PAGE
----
Submitted to: American Leather Chemists Association Meeting
Publication Type: Abstract Only
Publication Acceptance Date: 3/1/2006
Publication Date: 6/21/2006
Citation: Marmer, W.N., Anandan, D., Dudley, R.L. 2006. Enzymatic dehairing of cattle hide with an alkaline protease isolated from aspergillus tamarii [abstract]. American Leather Chemists Association Meeting. p. 14. Interpretive Summary:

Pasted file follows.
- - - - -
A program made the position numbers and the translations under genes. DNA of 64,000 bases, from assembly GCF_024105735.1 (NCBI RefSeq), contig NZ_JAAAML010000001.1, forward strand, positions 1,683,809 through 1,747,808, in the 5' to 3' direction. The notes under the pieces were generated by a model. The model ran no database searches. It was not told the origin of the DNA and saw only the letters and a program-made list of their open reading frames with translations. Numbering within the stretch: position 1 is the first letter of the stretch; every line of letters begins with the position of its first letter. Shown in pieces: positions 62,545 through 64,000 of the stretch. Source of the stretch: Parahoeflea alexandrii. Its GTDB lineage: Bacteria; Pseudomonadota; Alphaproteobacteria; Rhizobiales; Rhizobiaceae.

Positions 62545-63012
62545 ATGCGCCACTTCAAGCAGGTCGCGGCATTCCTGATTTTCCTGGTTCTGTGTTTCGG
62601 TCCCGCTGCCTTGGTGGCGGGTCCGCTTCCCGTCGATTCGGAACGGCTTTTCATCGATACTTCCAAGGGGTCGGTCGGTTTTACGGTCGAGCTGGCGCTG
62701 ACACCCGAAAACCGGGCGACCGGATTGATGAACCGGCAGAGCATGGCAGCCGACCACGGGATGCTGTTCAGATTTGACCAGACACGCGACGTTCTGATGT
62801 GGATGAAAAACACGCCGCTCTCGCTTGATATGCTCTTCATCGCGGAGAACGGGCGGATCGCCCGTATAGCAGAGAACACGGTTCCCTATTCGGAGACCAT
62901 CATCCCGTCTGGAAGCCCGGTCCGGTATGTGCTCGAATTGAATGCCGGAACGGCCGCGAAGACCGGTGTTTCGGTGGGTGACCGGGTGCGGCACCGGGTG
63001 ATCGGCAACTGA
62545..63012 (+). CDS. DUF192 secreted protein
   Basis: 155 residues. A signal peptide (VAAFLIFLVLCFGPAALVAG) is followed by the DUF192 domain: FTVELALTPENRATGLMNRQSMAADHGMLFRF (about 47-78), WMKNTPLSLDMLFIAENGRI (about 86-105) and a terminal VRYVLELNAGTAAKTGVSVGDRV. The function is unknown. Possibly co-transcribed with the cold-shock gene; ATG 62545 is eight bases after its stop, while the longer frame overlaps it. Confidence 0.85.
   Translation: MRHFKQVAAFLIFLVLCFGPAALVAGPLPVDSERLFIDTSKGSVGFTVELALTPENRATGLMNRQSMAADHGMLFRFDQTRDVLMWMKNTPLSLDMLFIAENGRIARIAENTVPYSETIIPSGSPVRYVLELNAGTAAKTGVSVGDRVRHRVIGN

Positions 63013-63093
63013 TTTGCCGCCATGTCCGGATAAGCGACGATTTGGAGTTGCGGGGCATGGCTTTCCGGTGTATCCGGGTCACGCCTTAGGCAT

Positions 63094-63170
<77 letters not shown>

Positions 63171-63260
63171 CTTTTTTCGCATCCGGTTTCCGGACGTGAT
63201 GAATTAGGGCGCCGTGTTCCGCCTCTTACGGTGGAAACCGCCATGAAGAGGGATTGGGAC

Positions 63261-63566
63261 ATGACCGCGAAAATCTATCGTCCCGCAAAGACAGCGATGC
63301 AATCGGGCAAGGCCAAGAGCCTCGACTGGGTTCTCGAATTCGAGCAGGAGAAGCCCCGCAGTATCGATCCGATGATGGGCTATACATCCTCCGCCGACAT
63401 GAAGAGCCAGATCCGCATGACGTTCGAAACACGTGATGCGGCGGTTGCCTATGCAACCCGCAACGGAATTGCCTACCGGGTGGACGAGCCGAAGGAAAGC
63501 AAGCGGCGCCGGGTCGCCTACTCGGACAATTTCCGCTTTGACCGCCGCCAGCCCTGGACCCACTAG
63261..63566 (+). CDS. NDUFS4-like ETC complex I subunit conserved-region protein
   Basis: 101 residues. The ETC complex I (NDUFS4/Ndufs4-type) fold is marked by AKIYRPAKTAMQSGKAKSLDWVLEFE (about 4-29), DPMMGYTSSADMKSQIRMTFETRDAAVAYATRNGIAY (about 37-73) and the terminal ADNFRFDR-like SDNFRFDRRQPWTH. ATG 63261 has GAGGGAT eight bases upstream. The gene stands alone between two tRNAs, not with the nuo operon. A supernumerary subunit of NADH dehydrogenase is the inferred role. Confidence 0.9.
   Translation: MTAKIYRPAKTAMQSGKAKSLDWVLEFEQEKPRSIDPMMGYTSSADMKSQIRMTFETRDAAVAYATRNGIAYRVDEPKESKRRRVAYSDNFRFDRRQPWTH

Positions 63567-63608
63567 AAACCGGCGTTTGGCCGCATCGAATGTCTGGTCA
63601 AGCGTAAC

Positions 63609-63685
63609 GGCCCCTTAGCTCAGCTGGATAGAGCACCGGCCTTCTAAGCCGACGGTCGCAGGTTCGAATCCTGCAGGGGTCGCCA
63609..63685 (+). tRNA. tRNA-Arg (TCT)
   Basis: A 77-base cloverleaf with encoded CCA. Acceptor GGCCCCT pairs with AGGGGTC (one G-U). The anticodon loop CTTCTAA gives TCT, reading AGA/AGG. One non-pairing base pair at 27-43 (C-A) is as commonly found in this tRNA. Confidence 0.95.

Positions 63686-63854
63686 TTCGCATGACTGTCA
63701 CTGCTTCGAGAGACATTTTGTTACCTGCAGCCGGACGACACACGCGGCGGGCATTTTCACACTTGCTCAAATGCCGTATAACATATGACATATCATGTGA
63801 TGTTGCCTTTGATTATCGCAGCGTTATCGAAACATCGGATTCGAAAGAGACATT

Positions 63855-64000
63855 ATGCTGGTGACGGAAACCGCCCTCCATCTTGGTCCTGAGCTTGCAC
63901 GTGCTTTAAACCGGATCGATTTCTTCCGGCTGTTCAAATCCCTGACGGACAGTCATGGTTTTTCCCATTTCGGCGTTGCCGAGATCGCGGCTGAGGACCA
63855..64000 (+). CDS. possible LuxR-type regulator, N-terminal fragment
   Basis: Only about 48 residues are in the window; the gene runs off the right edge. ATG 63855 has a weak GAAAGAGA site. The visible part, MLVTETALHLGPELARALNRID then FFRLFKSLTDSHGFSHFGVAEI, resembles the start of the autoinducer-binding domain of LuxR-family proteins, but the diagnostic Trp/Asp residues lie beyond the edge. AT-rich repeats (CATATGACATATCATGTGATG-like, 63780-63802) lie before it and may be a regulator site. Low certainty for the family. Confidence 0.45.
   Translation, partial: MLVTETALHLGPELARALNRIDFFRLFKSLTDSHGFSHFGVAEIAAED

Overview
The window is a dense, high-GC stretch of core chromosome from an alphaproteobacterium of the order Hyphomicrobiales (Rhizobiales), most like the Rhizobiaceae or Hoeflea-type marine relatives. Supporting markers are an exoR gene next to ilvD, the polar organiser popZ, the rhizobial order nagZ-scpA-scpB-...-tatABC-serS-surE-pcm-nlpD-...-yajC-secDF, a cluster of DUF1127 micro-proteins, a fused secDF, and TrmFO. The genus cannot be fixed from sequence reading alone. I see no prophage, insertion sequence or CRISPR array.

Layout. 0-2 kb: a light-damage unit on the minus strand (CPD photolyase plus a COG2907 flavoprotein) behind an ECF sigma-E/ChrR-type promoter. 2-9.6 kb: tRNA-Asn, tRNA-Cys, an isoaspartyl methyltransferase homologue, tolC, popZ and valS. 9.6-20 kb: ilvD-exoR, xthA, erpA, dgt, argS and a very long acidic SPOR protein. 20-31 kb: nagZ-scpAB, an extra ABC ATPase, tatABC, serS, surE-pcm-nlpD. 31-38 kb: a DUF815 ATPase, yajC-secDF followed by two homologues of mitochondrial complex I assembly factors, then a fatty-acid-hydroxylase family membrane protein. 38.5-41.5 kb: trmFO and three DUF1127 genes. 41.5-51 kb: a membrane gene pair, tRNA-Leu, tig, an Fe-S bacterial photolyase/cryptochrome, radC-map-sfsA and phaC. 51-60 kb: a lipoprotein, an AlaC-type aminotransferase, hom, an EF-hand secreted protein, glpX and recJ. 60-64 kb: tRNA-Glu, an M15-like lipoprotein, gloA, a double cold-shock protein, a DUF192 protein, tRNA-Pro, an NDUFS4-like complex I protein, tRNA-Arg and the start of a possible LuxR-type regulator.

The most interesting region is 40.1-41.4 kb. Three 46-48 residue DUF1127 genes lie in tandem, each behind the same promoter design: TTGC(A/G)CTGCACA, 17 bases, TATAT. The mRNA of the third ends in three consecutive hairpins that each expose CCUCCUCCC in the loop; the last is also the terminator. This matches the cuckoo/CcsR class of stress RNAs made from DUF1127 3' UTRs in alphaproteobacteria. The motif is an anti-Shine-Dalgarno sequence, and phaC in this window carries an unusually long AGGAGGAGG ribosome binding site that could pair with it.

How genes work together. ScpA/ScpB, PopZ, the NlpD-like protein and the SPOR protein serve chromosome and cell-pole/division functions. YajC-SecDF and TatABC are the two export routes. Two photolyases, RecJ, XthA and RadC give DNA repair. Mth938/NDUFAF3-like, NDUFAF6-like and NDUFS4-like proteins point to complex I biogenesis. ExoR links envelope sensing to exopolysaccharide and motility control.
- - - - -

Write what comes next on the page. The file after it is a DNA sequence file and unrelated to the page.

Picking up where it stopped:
Technical Abstract: An alkaline protease isolated from Aspergillus tamarii shows promise as a dehairing agent for use in the tannery. Standard dehairing conditions established for the protease isolated from Streptomyces griseus proved to be unsatisfactory for the alkaline protease. We optimized the dehairing conditions and found that a pre-wash with sodium dodecyl sulfate (SDS; 0.2%) greatly facilitated the dehairing. SDS removes the sebaceous material from the hair pore and should facilitate penetration of the enzyme from the hair side of the hide. The alkaline protease cannot remove the fine (new) hairs from the hide unless it is assisted by small amounts of sulfide. Alternatively, a sharpening agent can be included in a relime step. We developed and applied a relime step using alkaline sodium percarbonate in place of the traditional sharpening agent, sodium sulfide/lime. A 4% NaOH/ 4% sodium percarbonate relime step (2 h) removed all of the hair, leaving a very clean, light colored hide. The use of a percarbonate relime step also reduced the amount of hazardous effluent leaving the tannery. We will present representative results from experiments on small hide panels-mechanical results, shrinkage temperatures and % Cr on resulting crust leather-and show that the results do not differ from those from leather prepared from sulfide-dehaired hide.